Copyright ©The Author(s) 2021. Published by Baishideng Publishing Group Inc. All rights reserved.
World J Gastroenterol. Sep 7, 2021; 27(33): 5536-5554
Published online Sep 7, 2021. doi: 10.3748/wjg.v27.i33.5536
Surveillance for hepatocellular carcinoma in chronic viral hepatitis: Is it time to personalize it?
Coskun Ozer Demirtas, Maurizia Rossana Brunetto
Coskun Ozer Demirtas, Department of Gastroenterology and Hepatology, Marmara University, School of Medicine, Istanbul 34854, Turkey
Maurizia Rossana Brunetto, Department of Clinical and Experimental Medicine, University Hospital of Pisa, Pisa 56125, Italy
Maurizia Rossana Brunetto, Hepatology Unit, University Hospital of Pisa, Pisa 56125, Italy
Maurizia Rossana Brunetto, Biostructure and Bio-imaging Institute, National Research Council of Italy, Naples 56125, Italy
Author contributions: Demirtas CO performed the literature search and wrote the paper; Brunetto MR critically revised the manuscript; All authors approved the final version of the manuscript.
Conflict-of-interest statement: The authors declare no conflict of interests for this article.
Open-Access: This article is an open-access article that was selected by an in-house editor and fully peer-reviewed by external reviewers. It is distributed in accordance with the Creative Commons Attribution NonCommercial (CC BY-NC 4.0) license, which permits others to distribute, remix, adapt, build upon this work non-commercially, and license their derivative works on different terms, provided the original work is properly cited and the use is non-commercial. See:
Corresponding author: Coskun Ozer Demirtas, MD, Postdoctoral Fellow, Department of Gastroenterology and Hepatology, Marmara University, School of Medicine, Marmara Üniversitesi Göztepe Yerleşkesi, Istanbul 34854, Turkey.
Received: February 11, 2021
Peer-review started: February 11, 2021
First decision: April 18, 2021
Revised: April 28, 2021
Accepted: August 2, 2021
Article in press: August 2, 2021
Published online: September 7, 2021

Surveillance with abdominal ultrasound with or without alpha-fetoprotein is recommended by clinical practice guidelines for patients who are considered to be at risk of developing hepatocellular carcinoma (HCC), including those with cirrhosis, advanced fibrosis and special subgroups of chronic hepatitis B (CHB). Application of the standard surveillance strategy to all patients with chronic liver disease (CLD) with or without cirrhosis imposes major sustainability and economic burdens on healthcare systems. Thus, a number of HCC risk scores were constructed, mainly from Asian cohorts, to stratify the HCC prediction in patients with CHB. Similarly, even if less than for CHB, a few scoring systems were developed for chronic hepatitis C patients or cirrhotic patients with CLD of different etiologies. Recently, a few newsworthy HCC-risk algorithms were developed for patients with cirrhosis using the combination of serologic HCC markers and clinical parameters. Overall, the HCC risk stratification appears at hand by several validated multiple score systems, but their optimal performance is obtained only in populations who show highly homogenous clinic-pathologic, epidemiologic, etiologic and therapeutic characteristics and this limitation poses a major drawback to their sustainable use in clinical practice. A better understanding of the dynamic process driving the progression from CLD to HCC derived from studies based on molecular approaches and genetics, epigenetics and liquid biopsy will enable the identification of new biomarkers to define the individual risk of HCC in the near future, with the possibility to achieve a real and cost/effective personalization of surveillance.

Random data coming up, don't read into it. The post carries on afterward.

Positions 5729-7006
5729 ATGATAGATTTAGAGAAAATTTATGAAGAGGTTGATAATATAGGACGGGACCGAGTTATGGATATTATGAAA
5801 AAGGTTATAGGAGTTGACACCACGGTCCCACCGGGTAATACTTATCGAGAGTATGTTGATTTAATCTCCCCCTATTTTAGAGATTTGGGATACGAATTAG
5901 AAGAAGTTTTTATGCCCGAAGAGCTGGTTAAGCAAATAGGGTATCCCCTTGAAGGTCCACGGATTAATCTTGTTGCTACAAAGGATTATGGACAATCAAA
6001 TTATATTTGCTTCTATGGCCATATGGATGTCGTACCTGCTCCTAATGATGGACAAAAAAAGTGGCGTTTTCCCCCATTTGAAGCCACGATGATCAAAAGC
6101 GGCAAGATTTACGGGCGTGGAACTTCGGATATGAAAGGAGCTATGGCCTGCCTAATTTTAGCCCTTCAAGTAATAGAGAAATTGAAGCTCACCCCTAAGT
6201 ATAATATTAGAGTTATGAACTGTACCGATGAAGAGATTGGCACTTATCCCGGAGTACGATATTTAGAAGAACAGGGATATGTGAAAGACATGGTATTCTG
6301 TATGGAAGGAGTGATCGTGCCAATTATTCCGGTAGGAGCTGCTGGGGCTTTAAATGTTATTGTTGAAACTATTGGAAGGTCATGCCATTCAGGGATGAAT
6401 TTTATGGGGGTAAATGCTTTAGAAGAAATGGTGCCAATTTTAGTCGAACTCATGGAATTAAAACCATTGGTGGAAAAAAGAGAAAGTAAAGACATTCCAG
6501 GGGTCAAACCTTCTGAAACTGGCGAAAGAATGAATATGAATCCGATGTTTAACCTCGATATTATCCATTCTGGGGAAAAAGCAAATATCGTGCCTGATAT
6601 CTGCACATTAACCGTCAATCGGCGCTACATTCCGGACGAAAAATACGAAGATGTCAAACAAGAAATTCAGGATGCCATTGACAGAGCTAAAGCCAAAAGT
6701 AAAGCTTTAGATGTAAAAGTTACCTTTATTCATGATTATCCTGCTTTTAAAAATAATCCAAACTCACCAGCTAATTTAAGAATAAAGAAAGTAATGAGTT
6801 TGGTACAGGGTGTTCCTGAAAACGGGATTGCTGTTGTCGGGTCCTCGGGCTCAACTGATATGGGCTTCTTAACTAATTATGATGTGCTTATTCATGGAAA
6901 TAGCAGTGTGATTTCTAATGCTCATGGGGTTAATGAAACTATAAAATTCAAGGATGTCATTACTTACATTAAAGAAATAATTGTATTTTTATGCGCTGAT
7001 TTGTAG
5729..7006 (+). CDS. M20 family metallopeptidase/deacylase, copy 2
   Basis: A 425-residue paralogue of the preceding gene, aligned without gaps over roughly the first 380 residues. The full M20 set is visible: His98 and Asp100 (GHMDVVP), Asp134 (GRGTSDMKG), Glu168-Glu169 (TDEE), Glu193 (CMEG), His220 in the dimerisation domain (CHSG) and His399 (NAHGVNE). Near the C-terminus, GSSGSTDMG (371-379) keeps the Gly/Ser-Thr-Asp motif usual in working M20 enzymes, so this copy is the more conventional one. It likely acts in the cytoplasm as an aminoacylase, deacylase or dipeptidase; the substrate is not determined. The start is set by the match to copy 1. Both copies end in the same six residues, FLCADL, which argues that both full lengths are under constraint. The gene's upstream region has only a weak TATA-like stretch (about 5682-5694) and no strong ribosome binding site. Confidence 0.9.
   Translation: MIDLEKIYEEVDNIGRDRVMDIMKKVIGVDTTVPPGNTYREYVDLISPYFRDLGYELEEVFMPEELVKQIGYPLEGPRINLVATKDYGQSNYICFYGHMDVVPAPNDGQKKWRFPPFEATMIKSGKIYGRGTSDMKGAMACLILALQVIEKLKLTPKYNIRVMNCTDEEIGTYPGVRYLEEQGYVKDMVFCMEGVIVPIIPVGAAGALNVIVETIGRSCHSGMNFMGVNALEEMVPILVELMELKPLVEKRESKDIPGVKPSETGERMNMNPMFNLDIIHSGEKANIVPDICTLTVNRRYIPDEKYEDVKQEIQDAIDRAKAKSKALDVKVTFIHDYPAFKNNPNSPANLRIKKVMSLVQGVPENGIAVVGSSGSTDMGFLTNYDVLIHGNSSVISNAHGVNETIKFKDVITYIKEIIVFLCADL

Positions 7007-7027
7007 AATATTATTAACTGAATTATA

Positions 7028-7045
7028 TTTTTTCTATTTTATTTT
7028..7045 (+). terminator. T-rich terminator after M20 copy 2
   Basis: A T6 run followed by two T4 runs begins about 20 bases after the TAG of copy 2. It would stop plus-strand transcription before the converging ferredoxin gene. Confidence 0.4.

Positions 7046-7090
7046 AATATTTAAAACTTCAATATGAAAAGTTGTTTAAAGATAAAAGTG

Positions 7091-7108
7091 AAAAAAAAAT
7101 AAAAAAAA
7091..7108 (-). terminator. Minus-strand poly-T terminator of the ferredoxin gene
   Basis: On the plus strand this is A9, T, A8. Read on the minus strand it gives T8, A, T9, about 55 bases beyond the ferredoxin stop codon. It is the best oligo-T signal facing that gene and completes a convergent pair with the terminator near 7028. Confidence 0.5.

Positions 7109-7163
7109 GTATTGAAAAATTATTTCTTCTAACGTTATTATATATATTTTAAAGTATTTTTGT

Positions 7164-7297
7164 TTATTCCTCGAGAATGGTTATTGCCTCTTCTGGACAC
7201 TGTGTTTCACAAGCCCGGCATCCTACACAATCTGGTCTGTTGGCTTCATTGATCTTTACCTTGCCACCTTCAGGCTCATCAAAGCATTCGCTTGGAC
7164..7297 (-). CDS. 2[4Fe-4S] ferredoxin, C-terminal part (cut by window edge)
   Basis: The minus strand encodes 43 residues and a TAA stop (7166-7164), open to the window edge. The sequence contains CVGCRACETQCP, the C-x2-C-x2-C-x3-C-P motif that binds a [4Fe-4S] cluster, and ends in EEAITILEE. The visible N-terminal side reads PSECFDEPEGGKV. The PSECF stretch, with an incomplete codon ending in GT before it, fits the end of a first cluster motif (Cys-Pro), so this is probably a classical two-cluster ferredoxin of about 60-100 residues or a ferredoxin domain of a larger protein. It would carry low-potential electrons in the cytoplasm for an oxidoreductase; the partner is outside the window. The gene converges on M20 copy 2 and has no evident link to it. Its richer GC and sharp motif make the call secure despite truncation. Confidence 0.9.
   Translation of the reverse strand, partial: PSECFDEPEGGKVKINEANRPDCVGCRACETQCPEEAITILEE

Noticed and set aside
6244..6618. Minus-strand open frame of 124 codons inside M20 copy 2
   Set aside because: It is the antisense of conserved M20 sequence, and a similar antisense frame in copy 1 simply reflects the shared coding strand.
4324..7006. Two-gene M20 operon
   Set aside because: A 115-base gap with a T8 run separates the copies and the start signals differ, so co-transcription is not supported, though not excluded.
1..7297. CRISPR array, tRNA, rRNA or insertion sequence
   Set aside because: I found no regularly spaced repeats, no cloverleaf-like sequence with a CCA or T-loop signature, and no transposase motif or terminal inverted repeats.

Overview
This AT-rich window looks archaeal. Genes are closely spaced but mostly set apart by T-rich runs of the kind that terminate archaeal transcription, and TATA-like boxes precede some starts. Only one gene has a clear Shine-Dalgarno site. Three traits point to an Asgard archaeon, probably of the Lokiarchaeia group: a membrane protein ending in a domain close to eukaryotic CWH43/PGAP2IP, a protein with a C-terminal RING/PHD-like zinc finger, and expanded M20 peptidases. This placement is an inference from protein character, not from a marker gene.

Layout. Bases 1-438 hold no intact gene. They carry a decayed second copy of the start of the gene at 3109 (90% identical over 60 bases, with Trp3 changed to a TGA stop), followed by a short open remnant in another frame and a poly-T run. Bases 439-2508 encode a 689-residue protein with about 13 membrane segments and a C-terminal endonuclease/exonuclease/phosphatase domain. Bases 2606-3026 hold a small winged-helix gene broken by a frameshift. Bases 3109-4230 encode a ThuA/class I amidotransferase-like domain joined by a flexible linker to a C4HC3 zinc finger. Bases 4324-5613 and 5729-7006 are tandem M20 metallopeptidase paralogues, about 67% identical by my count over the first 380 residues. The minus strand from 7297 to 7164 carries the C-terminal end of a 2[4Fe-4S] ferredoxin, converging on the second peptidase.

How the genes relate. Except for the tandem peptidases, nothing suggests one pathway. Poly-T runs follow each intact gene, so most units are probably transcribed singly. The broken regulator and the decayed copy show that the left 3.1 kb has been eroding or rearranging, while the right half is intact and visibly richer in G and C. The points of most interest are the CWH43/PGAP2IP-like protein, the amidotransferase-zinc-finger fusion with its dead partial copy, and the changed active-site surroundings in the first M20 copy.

Keywords: Hepatocellular carcinoma, Surveillance, Chronic viral hepatitis, Risk score, Risk-stratification, Hepatitis B virus, Hepatitis C virus

Core Tip: The risk of hepatocellular carcinoma (HCC) is not uniform and may increase due to underlying parameters in chronic viral hepatitis. Several clinical HCC risk scores and biomarker integrated algorithms have been proposed to stratify patients according to their HCC risk level. In the present review, we summarize the efforts for personalized HCC surveillance in the literature and discuss their applicability to clinical practice.